The mysterious pelvic floor and the hushed conversations about loss of bladder control have encouraged many myths to perpetuate around one of the last great conversational taboos.
We don’t talk about bladder issues, but we should.
Incontinence is nothing to be embarrassed about and if you find yourself with pelvic floor issues, you can guarantee you are not the only one. And yet, the pelvic floor is awash with falsehoods spreading rumours that incontinence will ruin your sex drive, that you can’t fix a weak pelvic floor, that leakage is normal and something to be endured, and that the pelvic floor is a female issue.
“Improved awareness about pelvic health and understanding of the issues affecting both women and men is needed,” says Sylvia Farrell, chartered physiotherapist in women’s and men’s pelvic health at the Evidence-Based Therapy Centre in Galway. Farrell helps to debunk some of these misinformed myths and set the record straight. She most notably validates that there is help available for pelvic health conditions and people should not suffer in silence. It’s never too late to work on your pelvic health.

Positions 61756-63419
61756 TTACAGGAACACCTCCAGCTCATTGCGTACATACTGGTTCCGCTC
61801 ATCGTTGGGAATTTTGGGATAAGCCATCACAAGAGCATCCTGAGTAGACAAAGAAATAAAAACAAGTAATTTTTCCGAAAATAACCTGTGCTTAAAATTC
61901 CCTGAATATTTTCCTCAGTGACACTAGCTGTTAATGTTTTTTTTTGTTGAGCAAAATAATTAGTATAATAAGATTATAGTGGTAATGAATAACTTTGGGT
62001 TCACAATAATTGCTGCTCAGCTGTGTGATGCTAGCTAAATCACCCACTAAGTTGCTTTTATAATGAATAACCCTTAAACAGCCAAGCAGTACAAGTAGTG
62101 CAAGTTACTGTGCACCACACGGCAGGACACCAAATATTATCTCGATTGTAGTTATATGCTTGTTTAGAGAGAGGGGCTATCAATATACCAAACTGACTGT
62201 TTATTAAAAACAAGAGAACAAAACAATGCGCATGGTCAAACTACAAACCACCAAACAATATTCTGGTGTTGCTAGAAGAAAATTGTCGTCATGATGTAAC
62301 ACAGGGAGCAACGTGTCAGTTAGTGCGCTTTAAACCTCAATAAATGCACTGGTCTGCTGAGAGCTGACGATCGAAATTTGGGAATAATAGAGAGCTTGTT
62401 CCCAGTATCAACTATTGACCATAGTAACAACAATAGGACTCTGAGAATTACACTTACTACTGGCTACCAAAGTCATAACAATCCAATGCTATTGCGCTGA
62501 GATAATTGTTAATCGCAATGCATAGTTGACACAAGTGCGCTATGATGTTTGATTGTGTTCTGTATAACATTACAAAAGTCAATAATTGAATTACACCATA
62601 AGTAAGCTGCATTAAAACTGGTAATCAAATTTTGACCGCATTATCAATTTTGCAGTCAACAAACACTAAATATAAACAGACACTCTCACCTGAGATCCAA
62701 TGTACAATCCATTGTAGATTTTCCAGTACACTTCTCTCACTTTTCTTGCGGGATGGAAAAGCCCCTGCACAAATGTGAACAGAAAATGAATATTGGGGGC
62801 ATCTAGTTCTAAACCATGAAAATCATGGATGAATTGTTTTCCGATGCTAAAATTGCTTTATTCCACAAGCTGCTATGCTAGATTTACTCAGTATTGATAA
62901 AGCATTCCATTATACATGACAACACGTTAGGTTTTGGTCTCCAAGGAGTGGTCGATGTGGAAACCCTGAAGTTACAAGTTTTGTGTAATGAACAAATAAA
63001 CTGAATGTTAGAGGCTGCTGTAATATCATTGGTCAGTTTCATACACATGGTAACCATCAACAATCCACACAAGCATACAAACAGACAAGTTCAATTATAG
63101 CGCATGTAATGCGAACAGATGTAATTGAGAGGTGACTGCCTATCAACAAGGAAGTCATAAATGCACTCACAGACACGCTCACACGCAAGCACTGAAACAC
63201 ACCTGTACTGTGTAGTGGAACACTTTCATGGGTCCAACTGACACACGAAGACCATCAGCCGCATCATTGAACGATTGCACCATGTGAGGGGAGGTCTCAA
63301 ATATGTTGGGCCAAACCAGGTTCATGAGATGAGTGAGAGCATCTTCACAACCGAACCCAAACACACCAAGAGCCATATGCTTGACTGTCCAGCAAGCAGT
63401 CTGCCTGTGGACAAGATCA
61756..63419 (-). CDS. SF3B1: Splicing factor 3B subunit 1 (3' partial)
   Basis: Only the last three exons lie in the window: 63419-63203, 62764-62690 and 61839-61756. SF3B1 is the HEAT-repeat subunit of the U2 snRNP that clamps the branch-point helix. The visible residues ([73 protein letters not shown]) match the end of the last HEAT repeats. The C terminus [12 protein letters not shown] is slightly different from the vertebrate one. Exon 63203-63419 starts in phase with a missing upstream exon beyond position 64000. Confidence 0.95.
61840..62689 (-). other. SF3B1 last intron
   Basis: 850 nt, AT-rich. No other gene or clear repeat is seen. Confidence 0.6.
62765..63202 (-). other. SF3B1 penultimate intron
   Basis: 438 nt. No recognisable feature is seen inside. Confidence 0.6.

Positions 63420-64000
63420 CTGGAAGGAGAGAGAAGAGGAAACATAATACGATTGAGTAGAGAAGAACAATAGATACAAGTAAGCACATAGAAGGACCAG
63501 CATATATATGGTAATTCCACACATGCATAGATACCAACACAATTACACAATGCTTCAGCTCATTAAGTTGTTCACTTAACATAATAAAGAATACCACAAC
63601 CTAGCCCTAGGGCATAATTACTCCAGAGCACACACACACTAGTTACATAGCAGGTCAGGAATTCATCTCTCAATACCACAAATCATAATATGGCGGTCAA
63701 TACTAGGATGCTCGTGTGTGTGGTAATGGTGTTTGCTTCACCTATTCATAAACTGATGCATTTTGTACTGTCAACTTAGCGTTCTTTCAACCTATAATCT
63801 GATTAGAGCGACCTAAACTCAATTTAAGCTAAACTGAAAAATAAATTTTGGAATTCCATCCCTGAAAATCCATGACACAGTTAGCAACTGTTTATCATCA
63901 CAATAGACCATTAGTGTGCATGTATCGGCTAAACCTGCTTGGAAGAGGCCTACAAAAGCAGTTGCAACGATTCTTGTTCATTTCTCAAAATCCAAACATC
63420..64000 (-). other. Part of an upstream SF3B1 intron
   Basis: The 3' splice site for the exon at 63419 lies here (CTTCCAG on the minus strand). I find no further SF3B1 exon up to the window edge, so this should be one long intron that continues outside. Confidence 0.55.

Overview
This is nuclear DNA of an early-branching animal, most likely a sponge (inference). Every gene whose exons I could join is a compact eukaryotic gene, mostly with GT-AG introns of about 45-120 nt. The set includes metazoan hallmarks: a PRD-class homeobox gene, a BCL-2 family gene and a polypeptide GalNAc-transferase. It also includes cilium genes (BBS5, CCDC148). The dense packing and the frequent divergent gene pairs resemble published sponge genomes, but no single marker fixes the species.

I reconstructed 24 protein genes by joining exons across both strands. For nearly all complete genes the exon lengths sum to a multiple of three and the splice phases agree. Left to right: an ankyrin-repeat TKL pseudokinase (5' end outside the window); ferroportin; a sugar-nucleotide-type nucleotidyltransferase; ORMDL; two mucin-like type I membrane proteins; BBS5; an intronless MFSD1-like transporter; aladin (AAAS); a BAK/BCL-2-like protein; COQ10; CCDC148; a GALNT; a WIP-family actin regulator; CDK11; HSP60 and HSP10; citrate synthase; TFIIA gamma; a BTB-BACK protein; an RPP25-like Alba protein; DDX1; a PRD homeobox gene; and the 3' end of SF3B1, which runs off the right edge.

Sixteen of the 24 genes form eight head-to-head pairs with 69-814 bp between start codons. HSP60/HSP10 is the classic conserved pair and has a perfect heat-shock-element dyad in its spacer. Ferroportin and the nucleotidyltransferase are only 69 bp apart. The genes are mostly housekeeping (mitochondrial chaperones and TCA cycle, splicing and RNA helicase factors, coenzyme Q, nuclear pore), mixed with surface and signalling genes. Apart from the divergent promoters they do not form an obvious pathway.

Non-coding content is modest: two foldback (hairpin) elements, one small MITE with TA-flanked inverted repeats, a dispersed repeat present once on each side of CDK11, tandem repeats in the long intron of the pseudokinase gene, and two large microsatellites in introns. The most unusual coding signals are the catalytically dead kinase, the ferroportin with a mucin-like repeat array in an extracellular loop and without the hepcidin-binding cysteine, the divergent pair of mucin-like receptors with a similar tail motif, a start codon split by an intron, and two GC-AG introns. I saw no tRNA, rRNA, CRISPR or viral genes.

1) Myth - Pelvic floor problems only affect women
The belief that the pelvic floor is a female issue is most certainly a myth, but this misinformation goes one step further with some believing that men don’t have a pelvic floor. They do and they should take care of their pelvic health too.
“Although pelvic floor issues affect more women than men, men do have a pelvic floor and it can cause problems,” says Farrell. “Surgeries on the prostate, age, injuries, trauma or certain diseases can contribute to pelvic floor dysfunctions like incontinence, overactive bladder, bowel issues, erectile dysfunction and pelvic pain.”
With one in three women suffering incontinence due to the weakening of the pelvic floor muscles, it is estimated that one in nine men are also affected by the same issue. Farrell says that pelvic floor muscle training can improve bladder or bowel control and enhance sexual performance for men.
2) Myth - I only need to think about my pelvic floor after childbirth
Conversations around the pelvic floor often begin after pregnancy and childbirth when the muscles may be weakened and need support to strengthen. By association, the pelvic floor has been misrepresented as being a female issue after childbirth.